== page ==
Lemon zest cut with a knife, never a peeler!

Add the Pisco Portón and the Fruitations Syrup
Fill the shaker ¾ with ice
Shake for 10 seconds
Pre-chill your coupe with the Tenneyson Absinthe and ice, pour out when chilled (preferably into your mouth, so not to waste the fine spirits) 
Strain into a coupe
Add the Perrier Sparkling Water
Add the Bitter Truth Lemon Bitters
Twist the lemon zest over the top

Serve…  

I asked Vanessa Sobers of Pisco Portón to answer some questions about this gorgeous and highly expressive spirit.  Enjoy! 

1.  Why Pisco?  What makes it unique in the market?  
Porton uncompromising quality is what makes us unique.   We use a “techno artisanal” process that integrates century old Peruvian Pisco making technique with modern distillation technology.  Today, one of the grapes is fermented, distilled and processed using the original distillery and our new distillery takes inspiration from the original with its gravity fed process.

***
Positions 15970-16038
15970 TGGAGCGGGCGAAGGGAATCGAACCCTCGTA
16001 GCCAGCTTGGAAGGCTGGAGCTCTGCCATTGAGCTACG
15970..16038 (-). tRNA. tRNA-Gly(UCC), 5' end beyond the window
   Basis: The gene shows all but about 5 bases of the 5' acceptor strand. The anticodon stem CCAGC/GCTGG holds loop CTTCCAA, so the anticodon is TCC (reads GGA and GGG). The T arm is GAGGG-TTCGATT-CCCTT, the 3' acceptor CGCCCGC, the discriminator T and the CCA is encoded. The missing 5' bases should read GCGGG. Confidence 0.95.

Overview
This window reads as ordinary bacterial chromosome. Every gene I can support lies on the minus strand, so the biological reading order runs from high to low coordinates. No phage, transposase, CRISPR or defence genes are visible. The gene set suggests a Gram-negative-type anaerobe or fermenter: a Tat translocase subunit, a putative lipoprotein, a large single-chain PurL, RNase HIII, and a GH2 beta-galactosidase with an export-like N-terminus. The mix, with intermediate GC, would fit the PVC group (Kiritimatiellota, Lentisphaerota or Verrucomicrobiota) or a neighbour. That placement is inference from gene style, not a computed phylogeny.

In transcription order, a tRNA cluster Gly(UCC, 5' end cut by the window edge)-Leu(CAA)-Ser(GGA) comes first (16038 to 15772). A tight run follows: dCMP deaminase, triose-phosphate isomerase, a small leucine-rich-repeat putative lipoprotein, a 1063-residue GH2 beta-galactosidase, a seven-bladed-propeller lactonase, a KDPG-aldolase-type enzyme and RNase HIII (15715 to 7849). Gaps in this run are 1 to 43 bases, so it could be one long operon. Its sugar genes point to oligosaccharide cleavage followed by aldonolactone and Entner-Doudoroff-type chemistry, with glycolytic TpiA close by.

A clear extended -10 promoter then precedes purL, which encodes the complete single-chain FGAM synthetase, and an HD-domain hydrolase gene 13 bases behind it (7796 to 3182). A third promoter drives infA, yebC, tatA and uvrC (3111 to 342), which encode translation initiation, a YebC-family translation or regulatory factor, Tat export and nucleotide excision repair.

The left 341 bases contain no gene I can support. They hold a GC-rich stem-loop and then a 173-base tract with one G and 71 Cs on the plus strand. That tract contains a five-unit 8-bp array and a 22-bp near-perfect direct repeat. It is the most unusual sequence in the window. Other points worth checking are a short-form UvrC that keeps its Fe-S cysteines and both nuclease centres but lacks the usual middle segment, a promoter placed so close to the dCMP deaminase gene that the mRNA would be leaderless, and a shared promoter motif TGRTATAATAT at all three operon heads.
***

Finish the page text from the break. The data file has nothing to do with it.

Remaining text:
There are not many white spirits that can claim that they derive taste/flavor naturally, without additives.  Porton can.   And we have been rewarded for it.   We continue to win spirit competition worldwide and to date we are the most the most awarded white spirit.

Porton adds complexity and character to cocktails and the bartending and mixology community are looking for spirits that helps them take their cocktails to the next level.   With the Peruvian culinary movement taking US by storm, our genuine authenticity and our mixability; Porton is poised to continue to generate excitement and to continue to reign as the #1 pisco brand in the US.  

2.  What is Pisco made of?  What is the history of the product?